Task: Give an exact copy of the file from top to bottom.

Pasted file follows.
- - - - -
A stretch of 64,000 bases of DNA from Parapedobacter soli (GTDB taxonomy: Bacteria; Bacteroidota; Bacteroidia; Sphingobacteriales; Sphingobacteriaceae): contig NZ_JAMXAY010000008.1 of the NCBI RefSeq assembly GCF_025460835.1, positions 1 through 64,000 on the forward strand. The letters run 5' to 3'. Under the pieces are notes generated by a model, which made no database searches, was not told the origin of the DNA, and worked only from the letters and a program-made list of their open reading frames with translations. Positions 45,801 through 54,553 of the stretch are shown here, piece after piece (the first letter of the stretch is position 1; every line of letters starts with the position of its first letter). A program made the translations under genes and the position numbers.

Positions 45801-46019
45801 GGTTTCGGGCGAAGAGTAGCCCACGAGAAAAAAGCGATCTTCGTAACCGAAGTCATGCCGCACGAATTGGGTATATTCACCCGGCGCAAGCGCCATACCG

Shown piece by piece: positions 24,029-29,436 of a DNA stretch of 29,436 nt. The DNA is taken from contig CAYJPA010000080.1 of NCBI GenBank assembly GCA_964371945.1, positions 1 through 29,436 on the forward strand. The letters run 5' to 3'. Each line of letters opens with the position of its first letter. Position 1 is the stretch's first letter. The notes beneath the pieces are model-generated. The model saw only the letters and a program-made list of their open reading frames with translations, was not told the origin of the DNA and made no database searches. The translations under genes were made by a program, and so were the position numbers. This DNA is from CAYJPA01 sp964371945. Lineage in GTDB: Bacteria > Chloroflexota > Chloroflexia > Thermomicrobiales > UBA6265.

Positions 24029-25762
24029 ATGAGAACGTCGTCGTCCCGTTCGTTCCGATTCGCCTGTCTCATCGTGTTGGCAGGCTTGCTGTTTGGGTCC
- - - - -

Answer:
A stretch of 64,000 bases of DNA from Parapedobacter soli (GTDB taxonomy: Bacteria; Bacteroidota; Bacteroidia; Sphingobacteriales; Sphingobacteriaceae): contig NZ_JAMXAY010000008.1 of the NCBI RefSeq assembly GCF_025460835.1, positions 1 through 64,000 on the forward strand. The letters run 5' to 3'. Under the pieces are notes generated by a model, which made no database searches, was not told the origin of the DNA, and worked only from the letters and a program-made list of their open reading frames with translations. Positions 45,801 through 54,553 of the stretch are shown here, piece after piece (the first letter of the stretch is position 1; every line of letters starts with the position of its first letter). A program made the translations under genes and the position numbers.

Positions 45801-46019
45801 GGTTTCGGGCGAAGAGTAGCCCACGAGAAAAAAGCGATCTTCGTAACCGAAGTCATGCCGCACGAATTGGGTATATTCACCCGGCGCAAGCGCCATACCG

Shown piece by piece: positions 24,029-29,436 of a DNA stretch of 29,436 nt. The DNA is taken from contig CAYJPA010000080.1 of NCBI GenBank assembly GCA_964371945.1, positions 1 through 29,436 on the forward strand. The letters run 5' to 3'. Each line of letters opens with the position of its first letter. Position 1 is the stretch's first letter. The notes beneath the pieces are model-generated. The model saw only the letters and a program-made list of their open reading frames with translations, was not told the origin of the DNA and made no database searches. The translations under genes were made by a program, and so were the position numbers. This DNA is from CAYJPA01 sp964371945. Lineage in GTDB: Bacteria > Chloroflexota > Chloroflexia > Thermomicrobiales > UBA6265.

Positions 24029-25762
24029 ATGAGAACGTCGTCGTCCCGTTCGTTCCGATTCGCCTGTCTCATCGTGTTGGCAGGCTTGCTGTTTGGGTCC